Getting to know the children, both at the nursery and at equine therapy impacted me more than I could ever write down in words. Despite there being a language barrier (I speak very little Spanish), this did not hinder the ability to create relationships. The Bolivian people I met made me feel so welcome, and loved, that I can’t help but be in awe of them. If I said something the wrong way, they did not judge, instead they would smile or kiss me on the cheek and correct me, if I did not understand what they were saying, they would laugh, hold my hand and then show me, when I felt poorly (from altitude sickness), they made me home cooked meals and teas to drink to help with the side effects. I learnt a little Spanish before travelling South America, and I encourage others to do the same but I do wish I could have spoken it more fluently. Even so, my experience was so special and it still amazes me that two people who do not speak each other's language, find a way to communicate and form bonds.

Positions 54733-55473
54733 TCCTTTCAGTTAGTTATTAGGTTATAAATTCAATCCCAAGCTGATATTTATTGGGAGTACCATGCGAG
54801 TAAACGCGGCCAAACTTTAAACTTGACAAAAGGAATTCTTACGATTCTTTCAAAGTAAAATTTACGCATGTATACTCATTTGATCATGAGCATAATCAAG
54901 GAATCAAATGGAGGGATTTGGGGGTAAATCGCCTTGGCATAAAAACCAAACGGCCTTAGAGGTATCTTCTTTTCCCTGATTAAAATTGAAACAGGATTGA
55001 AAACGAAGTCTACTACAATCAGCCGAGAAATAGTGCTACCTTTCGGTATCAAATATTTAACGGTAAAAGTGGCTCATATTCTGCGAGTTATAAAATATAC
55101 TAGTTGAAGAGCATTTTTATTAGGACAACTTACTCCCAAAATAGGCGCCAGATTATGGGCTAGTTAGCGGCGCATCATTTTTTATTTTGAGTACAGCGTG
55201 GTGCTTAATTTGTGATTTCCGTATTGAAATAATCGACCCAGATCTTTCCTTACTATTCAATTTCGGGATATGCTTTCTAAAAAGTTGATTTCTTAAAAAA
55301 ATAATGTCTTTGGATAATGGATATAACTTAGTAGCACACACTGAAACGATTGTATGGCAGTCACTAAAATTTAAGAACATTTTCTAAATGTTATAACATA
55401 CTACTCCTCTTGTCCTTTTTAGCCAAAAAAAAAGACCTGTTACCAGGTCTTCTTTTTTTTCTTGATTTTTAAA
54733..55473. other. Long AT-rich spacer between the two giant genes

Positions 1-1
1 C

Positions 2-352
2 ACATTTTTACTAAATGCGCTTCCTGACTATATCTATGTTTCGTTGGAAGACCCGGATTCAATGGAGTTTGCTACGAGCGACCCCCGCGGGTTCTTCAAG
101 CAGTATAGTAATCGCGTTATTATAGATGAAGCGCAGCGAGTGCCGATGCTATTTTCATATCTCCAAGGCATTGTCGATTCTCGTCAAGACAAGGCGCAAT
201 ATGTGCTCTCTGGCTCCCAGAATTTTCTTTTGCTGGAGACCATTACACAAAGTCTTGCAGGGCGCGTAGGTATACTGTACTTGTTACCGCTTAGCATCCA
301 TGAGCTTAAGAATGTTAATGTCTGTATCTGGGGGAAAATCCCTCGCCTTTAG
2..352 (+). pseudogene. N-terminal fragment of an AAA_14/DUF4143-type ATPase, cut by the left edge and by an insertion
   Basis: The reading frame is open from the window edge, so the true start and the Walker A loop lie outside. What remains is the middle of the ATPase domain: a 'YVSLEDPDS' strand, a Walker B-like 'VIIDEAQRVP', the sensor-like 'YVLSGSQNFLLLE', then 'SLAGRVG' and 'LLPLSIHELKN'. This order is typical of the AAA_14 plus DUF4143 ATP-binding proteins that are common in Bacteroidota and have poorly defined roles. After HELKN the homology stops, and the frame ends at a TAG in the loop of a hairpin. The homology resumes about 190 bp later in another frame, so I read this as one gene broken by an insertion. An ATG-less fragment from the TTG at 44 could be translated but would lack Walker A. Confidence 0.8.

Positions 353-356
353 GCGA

There were two fundamental moments during my time here; One being present at the first time one of the babies in the nursery stood up and took his first steps; we were all ecstatic, clapping, smiling, laughing. A very prominent thought came to my mind; you don’t need to share the same language, to share a moment of happiness and pride. And two being actively involved in a child's recovery at equine therapy. I don’t know the exact ins and outs of her back story, but what I was told is that she had special needs and was involved in a traumatic accident that had resulted in her not speaking for months. The aim of the therapy was to build her confidence again to encourage her to talk. During my time at UpClose Bolivia, this was achieved, and her first words were ‘Dalmatar’ - the horse's name, and my name. I do not kid myself in thinking I was the cause of this achievement, all I did was lead Dalmatar (name given because he looks like a Dalmatian) around the pen and be there alongside her as support. But the message stands strong and clear; I was there and I was present, I was a part of something spectacular and sometimes the smallest actions can make the biggest difference.